The things that made the Post a journalistic paragon, enterprise and investigative reporting, haven't gone away. "Top Secret America," our massive, three-part series about the nation's intelligence infrastructure, was the result of two years of reporting; it could very likely win a third Pulitzer for its coauthor, Dana Priest.
Still, there's no question that many of our daily editorial decisions are guided by what's "working," as defined by readers. Stories rise and fall on our homepage throughout the day, based in part on what the traffic data indicate about a story's "performance." Anyone in the newsroom who wants to know how a story, a blog, a video or an online chat is faring can easily find out. Our internal "Daily Trending Report" lays it all out, with green arrows indicating that a story is gaining traffic and red arrows signaling declines.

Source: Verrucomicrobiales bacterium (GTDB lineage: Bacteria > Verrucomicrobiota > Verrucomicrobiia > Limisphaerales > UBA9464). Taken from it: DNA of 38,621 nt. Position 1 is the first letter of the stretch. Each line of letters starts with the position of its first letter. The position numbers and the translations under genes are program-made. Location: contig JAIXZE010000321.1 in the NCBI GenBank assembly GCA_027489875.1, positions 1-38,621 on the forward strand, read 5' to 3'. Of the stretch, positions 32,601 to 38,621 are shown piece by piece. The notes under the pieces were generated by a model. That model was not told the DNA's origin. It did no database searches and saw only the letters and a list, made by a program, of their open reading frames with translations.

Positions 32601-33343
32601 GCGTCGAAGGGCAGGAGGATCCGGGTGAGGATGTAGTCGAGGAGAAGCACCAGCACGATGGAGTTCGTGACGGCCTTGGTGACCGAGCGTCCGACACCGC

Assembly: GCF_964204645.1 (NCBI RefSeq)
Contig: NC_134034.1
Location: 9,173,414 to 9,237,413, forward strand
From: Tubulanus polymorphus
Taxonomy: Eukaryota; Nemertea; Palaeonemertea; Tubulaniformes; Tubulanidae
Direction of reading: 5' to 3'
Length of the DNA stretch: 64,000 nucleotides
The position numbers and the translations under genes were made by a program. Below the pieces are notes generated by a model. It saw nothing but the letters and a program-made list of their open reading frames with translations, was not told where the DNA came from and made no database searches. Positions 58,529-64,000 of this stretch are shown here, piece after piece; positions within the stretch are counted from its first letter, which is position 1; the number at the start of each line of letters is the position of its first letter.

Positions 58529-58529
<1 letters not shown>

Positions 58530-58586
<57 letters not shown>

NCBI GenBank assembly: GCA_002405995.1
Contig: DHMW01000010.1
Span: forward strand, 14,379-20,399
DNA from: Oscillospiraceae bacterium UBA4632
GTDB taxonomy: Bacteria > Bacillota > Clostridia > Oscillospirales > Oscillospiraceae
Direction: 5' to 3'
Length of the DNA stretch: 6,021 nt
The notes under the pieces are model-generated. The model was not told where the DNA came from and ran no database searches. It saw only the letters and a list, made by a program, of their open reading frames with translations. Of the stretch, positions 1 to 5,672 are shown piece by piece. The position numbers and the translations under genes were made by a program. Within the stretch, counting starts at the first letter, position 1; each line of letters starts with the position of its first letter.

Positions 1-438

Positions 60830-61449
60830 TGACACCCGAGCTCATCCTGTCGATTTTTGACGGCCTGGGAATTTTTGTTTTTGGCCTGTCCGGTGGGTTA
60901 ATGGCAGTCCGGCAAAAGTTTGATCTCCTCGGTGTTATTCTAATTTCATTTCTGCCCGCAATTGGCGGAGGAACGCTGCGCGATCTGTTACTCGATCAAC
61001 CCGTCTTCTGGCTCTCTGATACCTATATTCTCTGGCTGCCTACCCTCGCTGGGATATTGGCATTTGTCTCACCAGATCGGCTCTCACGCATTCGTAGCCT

Understanding what readers want, and giving it to them, is hardly a bad thing, particularly in an era when print circulation is ticking ever downward. And the numbers sometimes offer powerful lessons. Jim Brady, who ran the Post's Web site until early last year, told me that the paper's editors gained a critical editorial insight from the huge traffic that followed in the wake of a story from the paper's Style section in 2005. The piece, by fashion writer Robin Givhan, was a sharp-edged critique of then-Vice President Dick Cheney's casual attire at an official ceremony commemorating the 60th anniversary of the liberation of the Auschwitz death camp. The enormous online reaction to the piece "identified the intersection of politics and fashion" as a topic of interest to the Post's readers, says Brady, who now runs TBD.com, a news site covering the Washington, D.C., area (see Drop Cap, Summer). Givhan produced a number of stories assessing the wardrobe choices of the powerful (including a memorable one about Secretary of State Condoleezza Rice's choice of "knee-high boots" on a visit to a U.S. military base), all of which received prominent play. (Givhan says she was just doing her job, and was never asked to produce a specific piece to stir up traffic.) Givhan won a Pulitzer for criticism the next year, becoming the first fashion writer so honored.